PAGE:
Outside the texts I surveyed in the Bank of English, uncertainty is now also used in phrases like ‘sowing uncertainty’, ‘manufacturing uncertainty/doubt’, ‘producing uncertainty’. These are phrases used by people who examine a communicative scene where uncertainty is actively and politically used as a weapon in debates about climate change for example, something rather novel that needs a separate blog (and probably, in due course, a new entry in the Oxford English Dictionary).
Uncertainty and the progress/process of science
This is quite different to the use of the word uncertainty in science, where, on the whole, uncertainty doesn’t induce existential angst, anxiety and stress; is not seen as a threat; and is not used as a weapon. All measurements in science contain elements of uncertainty, which can be estimated. There might be doubt, but even that is, generally, regarded as a good thing. Reduction of uncertainty is the aim, but total removal would be regarded with suspicion rather than relief. Uncertainty is what makes science work and provides work for scientists. It is, on the whole, a good thing; it makes scientific life interesting. This is an aspect of uncertainty that scientists have focused on from Feynman to Firestein.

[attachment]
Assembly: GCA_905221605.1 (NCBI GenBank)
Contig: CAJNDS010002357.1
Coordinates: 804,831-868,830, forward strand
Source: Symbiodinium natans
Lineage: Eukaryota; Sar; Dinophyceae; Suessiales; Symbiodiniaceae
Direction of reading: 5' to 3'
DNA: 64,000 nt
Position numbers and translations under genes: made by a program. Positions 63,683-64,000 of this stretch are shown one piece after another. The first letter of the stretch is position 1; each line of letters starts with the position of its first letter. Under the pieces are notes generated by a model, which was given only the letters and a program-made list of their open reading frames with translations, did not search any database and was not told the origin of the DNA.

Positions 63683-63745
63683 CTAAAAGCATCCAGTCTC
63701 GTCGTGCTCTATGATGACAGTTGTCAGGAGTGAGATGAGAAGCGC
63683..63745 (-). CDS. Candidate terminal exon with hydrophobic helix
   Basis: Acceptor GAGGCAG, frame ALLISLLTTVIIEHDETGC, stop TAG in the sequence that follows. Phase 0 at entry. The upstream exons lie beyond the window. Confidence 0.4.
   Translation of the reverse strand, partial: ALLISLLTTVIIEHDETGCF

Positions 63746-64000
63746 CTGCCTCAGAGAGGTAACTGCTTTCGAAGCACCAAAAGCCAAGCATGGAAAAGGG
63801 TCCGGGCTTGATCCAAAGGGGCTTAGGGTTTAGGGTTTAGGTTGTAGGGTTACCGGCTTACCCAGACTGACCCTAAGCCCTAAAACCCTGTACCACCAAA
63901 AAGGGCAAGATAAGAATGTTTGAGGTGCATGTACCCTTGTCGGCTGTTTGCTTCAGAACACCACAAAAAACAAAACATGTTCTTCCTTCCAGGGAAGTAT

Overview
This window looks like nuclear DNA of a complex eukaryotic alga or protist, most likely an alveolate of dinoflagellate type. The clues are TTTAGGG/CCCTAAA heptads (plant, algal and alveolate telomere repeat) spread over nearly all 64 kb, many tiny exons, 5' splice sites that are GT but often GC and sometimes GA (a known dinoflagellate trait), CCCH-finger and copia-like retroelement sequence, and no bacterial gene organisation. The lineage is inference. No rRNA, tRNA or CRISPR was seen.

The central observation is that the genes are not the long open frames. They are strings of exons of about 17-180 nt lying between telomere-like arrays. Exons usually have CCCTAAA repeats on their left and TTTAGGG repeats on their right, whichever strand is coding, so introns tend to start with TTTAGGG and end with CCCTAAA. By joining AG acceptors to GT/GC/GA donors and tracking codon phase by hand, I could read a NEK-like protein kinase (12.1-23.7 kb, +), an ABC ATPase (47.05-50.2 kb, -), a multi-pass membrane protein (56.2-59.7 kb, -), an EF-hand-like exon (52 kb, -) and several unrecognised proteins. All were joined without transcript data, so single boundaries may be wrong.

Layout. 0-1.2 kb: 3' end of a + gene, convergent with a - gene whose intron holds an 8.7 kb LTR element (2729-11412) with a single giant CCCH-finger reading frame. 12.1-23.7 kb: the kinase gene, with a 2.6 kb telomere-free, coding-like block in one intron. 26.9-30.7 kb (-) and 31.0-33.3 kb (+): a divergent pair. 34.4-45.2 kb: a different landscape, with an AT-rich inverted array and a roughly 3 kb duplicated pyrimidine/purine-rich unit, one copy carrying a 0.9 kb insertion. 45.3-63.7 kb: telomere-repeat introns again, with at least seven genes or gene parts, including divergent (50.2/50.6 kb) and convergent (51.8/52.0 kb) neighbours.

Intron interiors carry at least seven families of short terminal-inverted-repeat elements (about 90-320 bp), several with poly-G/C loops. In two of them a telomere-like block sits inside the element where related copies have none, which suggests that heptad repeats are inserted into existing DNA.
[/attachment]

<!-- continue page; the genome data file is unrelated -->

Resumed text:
Uncertainty and climate change